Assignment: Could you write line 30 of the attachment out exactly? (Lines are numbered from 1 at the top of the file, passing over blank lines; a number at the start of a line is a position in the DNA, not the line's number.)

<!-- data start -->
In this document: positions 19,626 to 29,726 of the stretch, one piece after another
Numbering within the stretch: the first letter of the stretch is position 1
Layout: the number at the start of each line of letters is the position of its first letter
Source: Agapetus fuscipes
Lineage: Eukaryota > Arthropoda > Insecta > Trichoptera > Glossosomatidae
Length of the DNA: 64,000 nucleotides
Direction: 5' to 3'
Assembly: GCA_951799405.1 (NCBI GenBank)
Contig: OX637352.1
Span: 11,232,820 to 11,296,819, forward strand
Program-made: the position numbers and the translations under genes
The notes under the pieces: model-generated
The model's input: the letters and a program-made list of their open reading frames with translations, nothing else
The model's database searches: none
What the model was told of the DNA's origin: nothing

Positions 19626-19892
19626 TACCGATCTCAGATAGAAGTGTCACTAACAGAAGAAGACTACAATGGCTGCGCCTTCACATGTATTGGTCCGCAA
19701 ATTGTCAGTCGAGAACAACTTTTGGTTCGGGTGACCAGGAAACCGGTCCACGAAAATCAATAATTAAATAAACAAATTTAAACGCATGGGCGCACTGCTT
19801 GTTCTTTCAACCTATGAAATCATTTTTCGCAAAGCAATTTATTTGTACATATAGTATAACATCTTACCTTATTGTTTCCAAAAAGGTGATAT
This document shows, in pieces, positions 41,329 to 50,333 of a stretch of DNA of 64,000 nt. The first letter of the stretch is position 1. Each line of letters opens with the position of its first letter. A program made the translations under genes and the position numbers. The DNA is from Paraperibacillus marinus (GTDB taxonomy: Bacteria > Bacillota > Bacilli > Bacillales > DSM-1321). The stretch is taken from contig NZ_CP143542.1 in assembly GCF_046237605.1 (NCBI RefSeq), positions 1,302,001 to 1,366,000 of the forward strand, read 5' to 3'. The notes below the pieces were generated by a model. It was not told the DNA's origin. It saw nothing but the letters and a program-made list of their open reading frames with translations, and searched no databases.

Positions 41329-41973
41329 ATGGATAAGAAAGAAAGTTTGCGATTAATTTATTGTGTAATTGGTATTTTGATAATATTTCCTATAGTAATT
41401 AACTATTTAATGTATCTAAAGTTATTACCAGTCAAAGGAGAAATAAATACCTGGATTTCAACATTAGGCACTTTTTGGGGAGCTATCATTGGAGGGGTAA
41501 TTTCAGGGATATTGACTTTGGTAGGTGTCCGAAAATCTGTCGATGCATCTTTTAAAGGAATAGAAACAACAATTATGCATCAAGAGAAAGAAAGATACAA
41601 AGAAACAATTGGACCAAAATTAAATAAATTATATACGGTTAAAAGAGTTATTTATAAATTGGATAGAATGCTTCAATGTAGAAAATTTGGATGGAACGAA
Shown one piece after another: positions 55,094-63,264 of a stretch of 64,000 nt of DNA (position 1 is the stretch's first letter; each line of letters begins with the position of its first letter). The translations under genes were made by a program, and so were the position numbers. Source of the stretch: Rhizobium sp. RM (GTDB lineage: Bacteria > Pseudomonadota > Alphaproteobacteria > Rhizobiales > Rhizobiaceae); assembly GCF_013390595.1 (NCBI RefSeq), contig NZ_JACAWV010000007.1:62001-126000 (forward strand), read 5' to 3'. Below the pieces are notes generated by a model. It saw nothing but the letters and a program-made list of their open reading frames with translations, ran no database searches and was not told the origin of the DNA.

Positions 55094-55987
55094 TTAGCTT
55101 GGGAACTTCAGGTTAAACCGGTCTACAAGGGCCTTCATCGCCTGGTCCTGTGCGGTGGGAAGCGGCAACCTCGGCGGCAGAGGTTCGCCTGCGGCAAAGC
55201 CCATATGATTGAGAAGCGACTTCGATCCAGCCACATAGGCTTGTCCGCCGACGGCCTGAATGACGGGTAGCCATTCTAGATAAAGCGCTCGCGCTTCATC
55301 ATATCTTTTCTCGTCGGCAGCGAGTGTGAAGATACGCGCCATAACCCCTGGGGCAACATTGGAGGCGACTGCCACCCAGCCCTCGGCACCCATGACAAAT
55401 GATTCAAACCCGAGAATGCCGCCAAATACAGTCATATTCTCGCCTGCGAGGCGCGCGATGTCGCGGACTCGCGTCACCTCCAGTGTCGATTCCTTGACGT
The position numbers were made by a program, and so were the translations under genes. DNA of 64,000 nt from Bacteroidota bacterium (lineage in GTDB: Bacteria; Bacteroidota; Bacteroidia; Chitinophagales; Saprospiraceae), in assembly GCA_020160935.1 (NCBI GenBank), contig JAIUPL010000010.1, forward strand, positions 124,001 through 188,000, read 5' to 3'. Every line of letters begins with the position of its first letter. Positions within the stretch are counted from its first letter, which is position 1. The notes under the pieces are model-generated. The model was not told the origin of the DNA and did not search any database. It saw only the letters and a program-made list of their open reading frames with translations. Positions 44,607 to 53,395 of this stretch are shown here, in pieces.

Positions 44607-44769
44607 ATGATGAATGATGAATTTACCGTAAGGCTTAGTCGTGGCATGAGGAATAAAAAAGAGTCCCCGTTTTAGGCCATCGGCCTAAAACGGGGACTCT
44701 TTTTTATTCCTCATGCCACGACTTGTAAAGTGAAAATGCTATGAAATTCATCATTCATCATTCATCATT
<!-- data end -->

55201 CCATATGATTGAGAAGCGACTTCGATCCAGCCACATAGGCTTGTCCGCCGACGGCCTGAATGACGGGTAGCCATTCTAGATAAAGCGCTCGCGCTTCATC